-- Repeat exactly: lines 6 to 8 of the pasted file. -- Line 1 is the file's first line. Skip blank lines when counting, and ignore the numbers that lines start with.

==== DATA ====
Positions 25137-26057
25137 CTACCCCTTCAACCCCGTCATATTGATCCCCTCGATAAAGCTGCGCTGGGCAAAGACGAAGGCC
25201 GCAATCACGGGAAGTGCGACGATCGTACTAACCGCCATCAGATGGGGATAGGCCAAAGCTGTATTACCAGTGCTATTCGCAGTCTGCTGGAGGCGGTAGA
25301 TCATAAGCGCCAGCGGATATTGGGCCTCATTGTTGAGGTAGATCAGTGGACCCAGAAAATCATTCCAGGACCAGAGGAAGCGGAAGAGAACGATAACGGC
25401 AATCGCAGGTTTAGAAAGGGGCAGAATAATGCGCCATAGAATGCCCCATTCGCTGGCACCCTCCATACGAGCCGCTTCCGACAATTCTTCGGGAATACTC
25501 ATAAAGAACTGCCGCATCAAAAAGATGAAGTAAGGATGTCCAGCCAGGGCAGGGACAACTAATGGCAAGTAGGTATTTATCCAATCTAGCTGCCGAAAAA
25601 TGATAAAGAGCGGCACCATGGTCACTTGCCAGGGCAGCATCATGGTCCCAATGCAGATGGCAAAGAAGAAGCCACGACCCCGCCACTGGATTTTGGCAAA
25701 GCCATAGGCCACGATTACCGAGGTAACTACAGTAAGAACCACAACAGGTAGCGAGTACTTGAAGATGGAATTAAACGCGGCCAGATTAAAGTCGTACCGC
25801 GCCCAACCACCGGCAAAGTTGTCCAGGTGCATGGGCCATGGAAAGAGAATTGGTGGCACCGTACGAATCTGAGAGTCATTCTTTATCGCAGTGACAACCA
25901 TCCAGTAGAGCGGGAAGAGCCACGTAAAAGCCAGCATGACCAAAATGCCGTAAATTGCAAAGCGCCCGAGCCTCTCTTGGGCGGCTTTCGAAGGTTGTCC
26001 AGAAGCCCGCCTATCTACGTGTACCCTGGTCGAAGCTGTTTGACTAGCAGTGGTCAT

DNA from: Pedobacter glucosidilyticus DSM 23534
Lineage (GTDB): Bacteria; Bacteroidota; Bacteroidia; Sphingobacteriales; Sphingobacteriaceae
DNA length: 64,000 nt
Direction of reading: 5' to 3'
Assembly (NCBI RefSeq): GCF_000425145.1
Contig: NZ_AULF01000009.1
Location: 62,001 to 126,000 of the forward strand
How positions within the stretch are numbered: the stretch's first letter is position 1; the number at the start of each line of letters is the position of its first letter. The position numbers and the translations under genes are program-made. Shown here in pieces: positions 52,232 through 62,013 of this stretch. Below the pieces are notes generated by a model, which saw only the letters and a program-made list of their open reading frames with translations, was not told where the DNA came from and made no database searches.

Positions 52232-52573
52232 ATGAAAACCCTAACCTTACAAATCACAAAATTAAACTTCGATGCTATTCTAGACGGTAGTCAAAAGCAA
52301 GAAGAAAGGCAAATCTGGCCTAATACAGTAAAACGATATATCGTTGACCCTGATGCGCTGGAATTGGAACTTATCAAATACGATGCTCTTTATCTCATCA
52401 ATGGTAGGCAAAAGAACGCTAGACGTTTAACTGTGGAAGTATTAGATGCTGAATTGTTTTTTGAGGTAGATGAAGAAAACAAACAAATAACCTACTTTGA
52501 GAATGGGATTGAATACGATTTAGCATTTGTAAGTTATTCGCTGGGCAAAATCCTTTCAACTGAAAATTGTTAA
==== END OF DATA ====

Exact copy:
25501 ATAAAGAACTGCCGCATCAAAAAGATGAAGTAAGGATGTCCAGCCAGGGCAGGGACAACTAATGGCAAGTAGGTATTTATCCAATCTAGCTGCCGAAAAA
25601 TGATAAAGAGCGGCACCATGGTCACTTGCCAGGGCAGCATCATGGTCCCAATGCAGATGGCAAAGAAGAAGCCACGACCCCGCCACTGGATTTTGGCAAA
25701 GCCATAGGCCACGATTACCGAGGTAACTACAGTAAGAACCACAACAGGTAGCGAGTACTTGAAGATGGAATTAAACGCGGCCAGATTAAAGTCGTACCGC